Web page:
Sheena Lawson, who often performs with the Herb Hicks Jazz Quartet, also spent most of 2017 on a cruise ship, but went about it differently— she got a job working with British company, Steiner Leisure, working in one of their shipboard spas and parlayed that into a side gig singing on board ship.


“Steiner has spas on 160 ships” she observed, noting it took her about two years of patience and a lot of work, not to mention her own money on flights to Britain for training, before she got accepted to Southampton based P & O Cruise line operating  out of Australia.Kyle Gruninger performing with New West Theatre. Photo by Richard Amery
She was impressed with the diversity of the employees.
“The guests were mostly Aussies and Chinese people,” she said.


“There were a lot of Filipinos working doing laundry and housekeeping. There were some Americans, but also a lot of East Indians, Sri Lankans,  South Africans and a couple of us from Canada— one videographer from Toronto and another person from Vancouver,” she observed.
“ There were also three musicians from Canada. They had agents, who got them that gig,” she said, noting she soon made friends with the musicians, who eventually let her sing with them, which turned into a paying gig.
“I brought my charts with me,” she said.
“So I got to do some performing and was hired by P & O,” she said.
 That made an already long day even longer.
“I’d have to be at the spa at 7:30 a.m. when we‘d have to pick up the laundry and then do an hour of training because training is really important,” she said adding they’d pressure the spa workers about making sales quotas.
“We’d have about seven guests a day for approximately an hour and 15 minutes,” she said, noting she also got a lot of exercise.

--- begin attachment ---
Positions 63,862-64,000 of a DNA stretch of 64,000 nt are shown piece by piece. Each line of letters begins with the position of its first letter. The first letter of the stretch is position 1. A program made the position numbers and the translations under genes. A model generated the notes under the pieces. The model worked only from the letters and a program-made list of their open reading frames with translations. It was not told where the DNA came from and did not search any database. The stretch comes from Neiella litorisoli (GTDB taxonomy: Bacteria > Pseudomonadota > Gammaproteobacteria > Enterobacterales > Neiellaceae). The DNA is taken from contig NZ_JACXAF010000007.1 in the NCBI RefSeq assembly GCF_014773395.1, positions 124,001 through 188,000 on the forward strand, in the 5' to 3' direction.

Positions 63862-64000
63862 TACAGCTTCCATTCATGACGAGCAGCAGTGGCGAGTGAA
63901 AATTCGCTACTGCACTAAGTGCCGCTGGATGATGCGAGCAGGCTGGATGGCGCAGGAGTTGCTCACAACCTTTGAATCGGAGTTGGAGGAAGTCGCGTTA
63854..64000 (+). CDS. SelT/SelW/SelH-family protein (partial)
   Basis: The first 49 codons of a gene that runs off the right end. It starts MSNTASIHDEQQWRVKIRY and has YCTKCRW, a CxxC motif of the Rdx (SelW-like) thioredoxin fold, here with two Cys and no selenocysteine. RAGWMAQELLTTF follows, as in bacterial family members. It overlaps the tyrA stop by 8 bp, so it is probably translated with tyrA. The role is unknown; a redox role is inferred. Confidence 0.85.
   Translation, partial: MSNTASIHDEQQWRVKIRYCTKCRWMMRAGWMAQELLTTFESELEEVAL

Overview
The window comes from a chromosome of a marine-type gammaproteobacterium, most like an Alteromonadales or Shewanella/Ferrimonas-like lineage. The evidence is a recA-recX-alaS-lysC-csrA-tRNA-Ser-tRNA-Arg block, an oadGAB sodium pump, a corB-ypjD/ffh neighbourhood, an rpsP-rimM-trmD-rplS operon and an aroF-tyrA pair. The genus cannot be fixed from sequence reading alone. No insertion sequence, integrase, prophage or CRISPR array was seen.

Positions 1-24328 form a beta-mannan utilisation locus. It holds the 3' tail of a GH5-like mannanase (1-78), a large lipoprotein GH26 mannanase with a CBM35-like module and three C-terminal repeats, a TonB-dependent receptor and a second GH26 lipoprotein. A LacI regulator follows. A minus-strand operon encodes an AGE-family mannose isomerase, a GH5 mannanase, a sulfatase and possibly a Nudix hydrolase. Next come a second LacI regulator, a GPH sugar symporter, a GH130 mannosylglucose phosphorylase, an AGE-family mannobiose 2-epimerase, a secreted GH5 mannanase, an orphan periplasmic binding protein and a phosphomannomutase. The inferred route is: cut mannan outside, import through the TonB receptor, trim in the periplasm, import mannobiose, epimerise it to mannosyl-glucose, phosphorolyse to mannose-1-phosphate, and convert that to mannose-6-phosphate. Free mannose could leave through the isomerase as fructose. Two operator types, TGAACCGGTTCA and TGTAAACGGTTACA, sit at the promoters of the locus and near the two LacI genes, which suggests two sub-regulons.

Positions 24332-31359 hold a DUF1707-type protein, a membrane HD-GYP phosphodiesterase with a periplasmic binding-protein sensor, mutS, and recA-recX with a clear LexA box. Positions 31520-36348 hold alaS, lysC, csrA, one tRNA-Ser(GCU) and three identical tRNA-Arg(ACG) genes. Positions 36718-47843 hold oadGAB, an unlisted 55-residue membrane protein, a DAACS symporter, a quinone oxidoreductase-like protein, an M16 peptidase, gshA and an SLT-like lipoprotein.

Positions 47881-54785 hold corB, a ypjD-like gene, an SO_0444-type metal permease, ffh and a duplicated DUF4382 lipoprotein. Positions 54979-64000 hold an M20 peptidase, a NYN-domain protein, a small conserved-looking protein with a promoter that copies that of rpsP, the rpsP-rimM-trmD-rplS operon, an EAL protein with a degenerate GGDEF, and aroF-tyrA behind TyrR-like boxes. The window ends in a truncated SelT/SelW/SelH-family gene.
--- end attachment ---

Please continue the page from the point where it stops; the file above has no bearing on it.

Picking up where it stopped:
“There were a lot of stairs. Our quarters were on deck three and the spa was on deck 14,” she recalled. She noted she was lucky with accommodations.
“There were only two people in my room. I was sharing my room with a fitness instructor, who worked next to me in the spa.  Some of the others had six to a room in bunk beds,” she said.
She observed the Filipinos controlled things for the staff who made a little extra money on the side.
“They have a thing called the Filipino mafia. If you needed something fixed you’d pay them and they’d fix it for you,” she noted, adding most of them were working to send money home to their families.Though they weren’t mafia in the traditional sense of the  term.


“There is a zero, zero tolerance for physical violence and fighting. Even verbal abuse,” she said.
 She noted ships are different. Some have more classes than others.
“On the first ship, crew weren’t allowed up on the passenger deck without  a name badge and uniform. It must have been two weeks before I discovered I had deck privileges,” Lawson said, noting crew had their own bar to socialize in.